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I was riding on a two-lane paved county road, part of the course of the Michigander 300-mile bicycle tour several years ago, and midway through the fourth day’s 60-mile route, a group of 25 riders pulled over at the top of a steep hill to rest. A motorist who had been following the group on the two-lane rural road pulled over and stopped her car next to us and said to me, “I followed these riders for as long as I could safely, but I don’t think it’s safe to follow them anymore.”

I struggled to figure out what she meant, and then realized that she was implying that motorists might do something dangerous if they are inconvenienced for too long by being held up behind cyclists. Maybe frustrated drivers would pass our group of cyclists on a blind hill or corner?

That comment brought to my mind the conflict between bikes and cars sharing the same road. I’ve loved bikes since I was a kid because they’re cool mechanical things that go fast. Same reason I love cars. But in a collision between bikes and cars, the loser is obvious. In Michigan, car vs. bike accidents dropped from 2,246 in 2004 to 1,902 in 2013, but the number of deaths rose from 21 to 29.

I see both motorists and bicyclists showing a lot of courtesy sharing the roads, but in truth I hate worrying about being hit by a car when I’m pedaling on a narrow two-lane road. That’s because I’m always tense riding where there could be a driver distracted by a non-ignorable text message from a boss, and not see me, especially if I’m riding alone. I’m much happier riding on roads with groups, and I’m in riders’ nirvana cruising on Detroit’s now-famous Slow Roll, whose thousand-plus pedal fans you can join this Monday when it cruises to Saint Andrews Hall.

But I’ve recently sampled a few ways to lower my anxiety riding alone, and it’s coming from technology. There are now sophisticated devices for cars, made up of photo-imaging technology and radar sensors matched to collision avoidance systems. One system called Cross-Traffic Braking by supplier Continental is meant for slow-speed collision mitigation with bicyclists and pedestrians when a car is pulling out of a parking spot. This system will stop a moving car, or prevent a stopped car from moving out of a parking spot when there’s a rider or walker approaching.

Other camera systems can identify the objects in front and rear camera images and use “probabilistic modeling” to tell if a moving rider or hiker is aimed toward the path of a stopped or moving car. If the system thinks a collision is imminent, it will brake the car. In Europe, a cyclist-aimed automatic braking project, with a consortium of automotive suppliers and car manufacturers, began last July and runs until 2016. It will test the latest bicycle detection systems on cars. The results of those tests will factor in with overall safety ratings for European-market cars in 2018. I expect that since the systems use existing driver assist pieces, and the connection to automatic braking is largely with software, that North America will get them shortly thereafter. One of the biggest hurdles now rests in whether these automatic systems will train drivers to pay less attention when driving.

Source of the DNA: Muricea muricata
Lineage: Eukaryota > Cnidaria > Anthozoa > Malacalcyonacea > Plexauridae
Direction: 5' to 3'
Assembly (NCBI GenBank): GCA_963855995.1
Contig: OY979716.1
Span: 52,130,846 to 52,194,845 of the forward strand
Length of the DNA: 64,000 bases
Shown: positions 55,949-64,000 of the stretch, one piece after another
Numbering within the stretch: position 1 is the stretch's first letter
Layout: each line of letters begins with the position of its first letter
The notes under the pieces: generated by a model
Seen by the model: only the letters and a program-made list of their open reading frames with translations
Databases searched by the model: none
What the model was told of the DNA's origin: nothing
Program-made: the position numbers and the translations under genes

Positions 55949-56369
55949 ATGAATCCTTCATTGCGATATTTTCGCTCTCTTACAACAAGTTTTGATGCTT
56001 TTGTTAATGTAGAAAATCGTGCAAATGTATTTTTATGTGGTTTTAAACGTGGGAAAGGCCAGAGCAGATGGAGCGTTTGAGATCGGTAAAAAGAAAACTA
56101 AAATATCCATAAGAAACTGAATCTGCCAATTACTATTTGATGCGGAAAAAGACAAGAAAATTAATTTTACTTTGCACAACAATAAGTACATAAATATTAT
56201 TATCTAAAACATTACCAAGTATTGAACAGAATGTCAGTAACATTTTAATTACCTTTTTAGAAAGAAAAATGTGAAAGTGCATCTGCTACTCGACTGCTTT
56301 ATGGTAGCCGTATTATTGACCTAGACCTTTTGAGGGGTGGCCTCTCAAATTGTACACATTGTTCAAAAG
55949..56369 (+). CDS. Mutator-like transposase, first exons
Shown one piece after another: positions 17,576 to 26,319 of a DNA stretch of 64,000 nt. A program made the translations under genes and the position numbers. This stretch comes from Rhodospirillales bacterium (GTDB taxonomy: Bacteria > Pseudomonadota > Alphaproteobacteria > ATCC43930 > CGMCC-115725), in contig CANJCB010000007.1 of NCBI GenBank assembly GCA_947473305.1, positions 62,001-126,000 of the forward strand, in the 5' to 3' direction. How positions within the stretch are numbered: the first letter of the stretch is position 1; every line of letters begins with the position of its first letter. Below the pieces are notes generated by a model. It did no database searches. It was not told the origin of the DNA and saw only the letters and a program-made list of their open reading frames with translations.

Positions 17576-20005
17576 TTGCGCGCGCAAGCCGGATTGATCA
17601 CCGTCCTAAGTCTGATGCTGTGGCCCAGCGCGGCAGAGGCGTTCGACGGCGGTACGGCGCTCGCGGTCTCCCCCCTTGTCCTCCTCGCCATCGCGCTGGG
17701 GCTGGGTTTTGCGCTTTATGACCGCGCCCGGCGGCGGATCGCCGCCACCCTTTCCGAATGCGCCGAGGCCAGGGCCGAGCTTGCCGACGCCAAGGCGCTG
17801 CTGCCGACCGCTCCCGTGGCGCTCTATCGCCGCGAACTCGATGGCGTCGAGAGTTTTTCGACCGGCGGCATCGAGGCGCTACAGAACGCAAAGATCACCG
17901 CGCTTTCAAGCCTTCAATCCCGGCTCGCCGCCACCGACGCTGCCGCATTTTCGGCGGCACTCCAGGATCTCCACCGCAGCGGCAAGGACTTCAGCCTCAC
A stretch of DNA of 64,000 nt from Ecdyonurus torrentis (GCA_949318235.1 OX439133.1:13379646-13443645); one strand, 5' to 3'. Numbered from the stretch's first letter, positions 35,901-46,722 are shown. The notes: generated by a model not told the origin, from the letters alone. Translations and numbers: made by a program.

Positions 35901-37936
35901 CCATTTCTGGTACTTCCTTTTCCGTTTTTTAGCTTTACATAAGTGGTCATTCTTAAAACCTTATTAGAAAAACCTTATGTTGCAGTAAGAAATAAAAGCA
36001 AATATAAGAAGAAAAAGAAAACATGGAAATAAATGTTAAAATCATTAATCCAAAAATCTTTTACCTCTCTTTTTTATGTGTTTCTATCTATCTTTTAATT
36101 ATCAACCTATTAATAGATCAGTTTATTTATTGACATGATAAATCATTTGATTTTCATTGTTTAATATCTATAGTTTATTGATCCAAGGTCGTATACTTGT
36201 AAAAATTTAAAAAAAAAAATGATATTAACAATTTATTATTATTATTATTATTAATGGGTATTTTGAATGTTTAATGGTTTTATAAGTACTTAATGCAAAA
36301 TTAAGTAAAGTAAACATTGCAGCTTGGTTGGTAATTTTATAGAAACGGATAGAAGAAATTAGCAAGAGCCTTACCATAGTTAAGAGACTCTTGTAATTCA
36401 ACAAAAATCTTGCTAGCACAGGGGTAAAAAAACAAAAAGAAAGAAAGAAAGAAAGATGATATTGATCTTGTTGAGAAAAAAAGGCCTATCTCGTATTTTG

There are devices under development that bike riders can wear, but they aren’t very popular. “There are some things that can warn you if a car is approaching directly behind at a rapid speed,” says Bill Strickland, longtime editor and expert at Bicycling magazine. “There are some proximity sensors, but none of that’s useful for a cyclist: We’re traveling slower, and by the time the sensor goes off you’re probably already in trouble. There’s no fender-bender with a bike.”

I recently drove several cars equipped with pre-production versions of collision mitigation systems from Continental, and they worked as promised. Driving near bicyclists and pedestrians on the road felt like they had invisible force-field shields that kept cars at bay. The systems are coming none too soon. Somewhere between eight and 12 million Americans ride bicycles at least twice a week, says Bicycling’s Strickland. They are fitness folks who ride for health, recreational riders who do it for fun, and work commuters. All three groups list safety on the road as a big concern. “The fastest growing segment is urban biking, that’s double-digit growth every year.”

Young people moving to cities “use bicycles to commute,” says Strickland. “A bike is easier to deal with, and saving time is a big reason. Riding is cheap, it’s easy, and the cities themselves have become so congested. Driving is fun, but driving in the city is not fun.” Riding instead of driving is catching on when new riders discover there’s only about a month’s learning curve to find solutions to other problems with riding, such as bad weather, he explains. “There are simple solutions to what looks like overwhelmingly complicated problems.”

The most dangerous problem of riding bicycles on the same streets used by cars — collisions — is finally headed toward extinction.

Phil Berg is a Metro Detroit freelance writer.

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